The spring phase of the elections to the municipality of Saint-Martin-d’Hères showed that political forces with power at the national level were not able to create their positions on the ground. An interesting fact is, for example, that the ruling Party of the President of the Republic, Emanuel Macron – La République En Marche (LREM) has not even been represented in many left-oriented working suburbs for the past three years. The municipal regional elections held in March this year (the second round was postponed due to the COVID-19 pandemic), by their results can be called a “referendum on the policy of the French government.” It is not known that in the socio-political situation of Europe and, in particular, France, it will change over the last quarantine months, but this stage seems to have ended in complete failure for Macron and LREM, which became an occasion for left-wing French media to talk about the unsuccessful “government plebiscite”.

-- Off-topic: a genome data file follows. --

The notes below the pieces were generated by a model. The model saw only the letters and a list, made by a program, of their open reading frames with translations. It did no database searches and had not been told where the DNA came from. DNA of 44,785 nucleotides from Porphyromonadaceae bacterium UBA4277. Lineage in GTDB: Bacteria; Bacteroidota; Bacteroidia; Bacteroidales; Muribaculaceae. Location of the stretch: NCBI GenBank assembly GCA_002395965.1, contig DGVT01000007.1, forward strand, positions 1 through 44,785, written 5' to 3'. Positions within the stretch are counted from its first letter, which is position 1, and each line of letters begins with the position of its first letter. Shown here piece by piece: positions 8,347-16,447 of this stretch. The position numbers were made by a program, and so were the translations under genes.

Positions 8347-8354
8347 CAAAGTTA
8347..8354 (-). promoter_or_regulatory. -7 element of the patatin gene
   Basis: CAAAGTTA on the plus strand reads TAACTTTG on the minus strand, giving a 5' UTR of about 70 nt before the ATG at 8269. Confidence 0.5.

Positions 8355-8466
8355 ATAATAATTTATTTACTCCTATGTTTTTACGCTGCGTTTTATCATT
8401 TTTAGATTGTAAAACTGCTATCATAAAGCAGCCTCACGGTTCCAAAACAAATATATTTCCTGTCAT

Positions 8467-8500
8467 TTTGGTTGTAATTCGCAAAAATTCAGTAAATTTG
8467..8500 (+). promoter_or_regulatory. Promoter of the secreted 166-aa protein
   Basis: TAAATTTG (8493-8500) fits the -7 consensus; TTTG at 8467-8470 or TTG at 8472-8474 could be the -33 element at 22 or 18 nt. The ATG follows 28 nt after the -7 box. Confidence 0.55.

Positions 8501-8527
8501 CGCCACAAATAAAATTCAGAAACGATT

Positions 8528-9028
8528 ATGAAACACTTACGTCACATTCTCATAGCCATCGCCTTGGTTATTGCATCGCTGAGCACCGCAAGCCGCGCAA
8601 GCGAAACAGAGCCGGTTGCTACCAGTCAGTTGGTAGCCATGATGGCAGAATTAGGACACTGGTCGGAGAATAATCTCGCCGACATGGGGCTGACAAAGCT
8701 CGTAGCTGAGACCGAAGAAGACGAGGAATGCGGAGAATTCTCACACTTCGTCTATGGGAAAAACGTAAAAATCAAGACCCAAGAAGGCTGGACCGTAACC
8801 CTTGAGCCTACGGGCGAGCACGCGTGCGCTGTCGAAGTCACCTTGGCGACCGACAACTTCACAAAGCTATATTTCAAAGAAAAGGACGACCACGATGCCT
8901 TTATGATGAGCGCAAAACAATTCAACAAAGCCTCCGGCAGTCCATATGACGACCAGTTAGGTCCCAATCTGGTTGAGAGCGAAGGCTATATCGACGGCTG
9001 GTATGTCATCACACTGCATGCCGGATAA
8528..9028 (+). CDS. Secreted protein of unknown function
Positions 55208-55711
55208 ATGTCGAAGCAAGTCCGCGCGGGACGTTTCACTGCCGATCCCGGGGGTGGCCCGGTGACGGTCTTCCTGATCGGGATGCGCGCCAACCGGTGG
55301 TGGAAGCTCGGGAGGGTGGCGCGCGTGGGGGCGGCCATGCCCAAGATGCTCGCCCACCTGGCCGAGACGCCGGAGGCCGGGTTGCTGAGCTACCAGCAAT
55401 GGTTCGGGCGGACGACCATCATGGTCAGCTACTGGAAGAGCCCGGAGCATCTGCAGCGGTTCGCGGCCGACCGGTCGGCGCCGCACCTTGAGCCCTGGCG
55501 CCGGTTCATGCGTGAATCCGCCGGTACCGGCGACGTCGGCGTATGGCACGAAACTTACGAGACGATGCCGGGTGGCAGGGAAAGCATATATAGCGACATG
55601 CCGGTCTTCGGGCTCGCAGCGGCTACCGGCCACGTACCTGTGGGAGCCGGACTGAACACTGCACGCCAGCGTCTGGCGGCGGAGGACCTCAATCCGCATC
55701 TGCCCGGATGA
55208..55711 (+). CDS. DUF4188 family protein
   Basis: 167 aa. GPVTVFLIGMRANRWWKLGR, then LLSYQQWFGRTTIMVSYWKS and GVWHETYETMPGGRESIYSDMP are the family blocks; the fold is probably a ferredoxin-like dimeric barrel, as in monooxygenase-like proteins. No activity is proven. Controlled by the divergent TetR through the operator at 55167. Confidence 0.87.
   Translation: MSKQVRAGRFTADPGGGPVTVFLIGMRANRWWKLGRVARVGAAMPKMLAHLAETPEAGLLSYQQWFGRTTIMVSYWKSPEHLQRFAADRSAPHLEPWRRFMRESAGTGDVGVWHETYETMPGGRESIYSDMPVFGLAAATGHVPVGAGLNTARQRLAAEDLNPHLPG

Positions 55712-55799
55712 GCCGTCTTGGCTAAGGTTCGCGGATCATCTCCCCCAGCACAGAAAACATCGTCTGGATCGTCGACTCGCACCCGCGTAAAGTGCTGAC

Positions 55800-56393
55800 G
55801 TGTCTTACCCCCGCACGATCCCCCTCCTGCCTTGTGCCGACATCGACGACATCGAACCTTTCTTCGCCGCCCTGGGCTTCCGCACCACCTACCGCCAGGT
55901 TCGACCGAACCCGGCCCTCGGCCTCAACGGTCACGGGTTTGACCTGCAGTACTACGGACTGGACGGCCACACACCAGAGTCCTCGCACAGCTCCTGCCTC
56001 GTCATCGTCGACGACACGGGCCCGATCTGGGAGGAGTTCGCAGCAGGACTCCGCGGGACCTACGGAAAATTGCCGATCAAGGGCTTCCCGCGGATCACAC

This was to be expected: after all, for example, in the same Saint-Martin-d’Hères, Macron’s antisocial policies, especially his pension reform, were clearly rejected by the electorate. The ruling LREM received only 15% of the vote on the list. As our comrades from the local branch of the Communist Party of France said, “where the Communists daily defend class positions, there is no room for the extreme right.”

The same story is with the National Unification (the heir to the Le Pen National Front), which has wind in the air, including in some municipalities in the region, such as Echirolles, where it receives no more than 18% support. But in Saint-Martin-d’Hères, not only is there no list of collectors, but their activists are not at all welcomed in the red city.

“The Red Belt”, as the municipalities of a number of working suburbs of large industrial centers in France call the French media, retains its identity even today. Thus, the workers of Saint-Martin- d’Hères, taking part in local elections, traditionally avoid bourgeois parties, casting the majority of votes for communist candidates. But local communists are not accustomed to stop there. That is why the suburb of Grenoble continues to be one of the centers of the “red belt” for 75 years.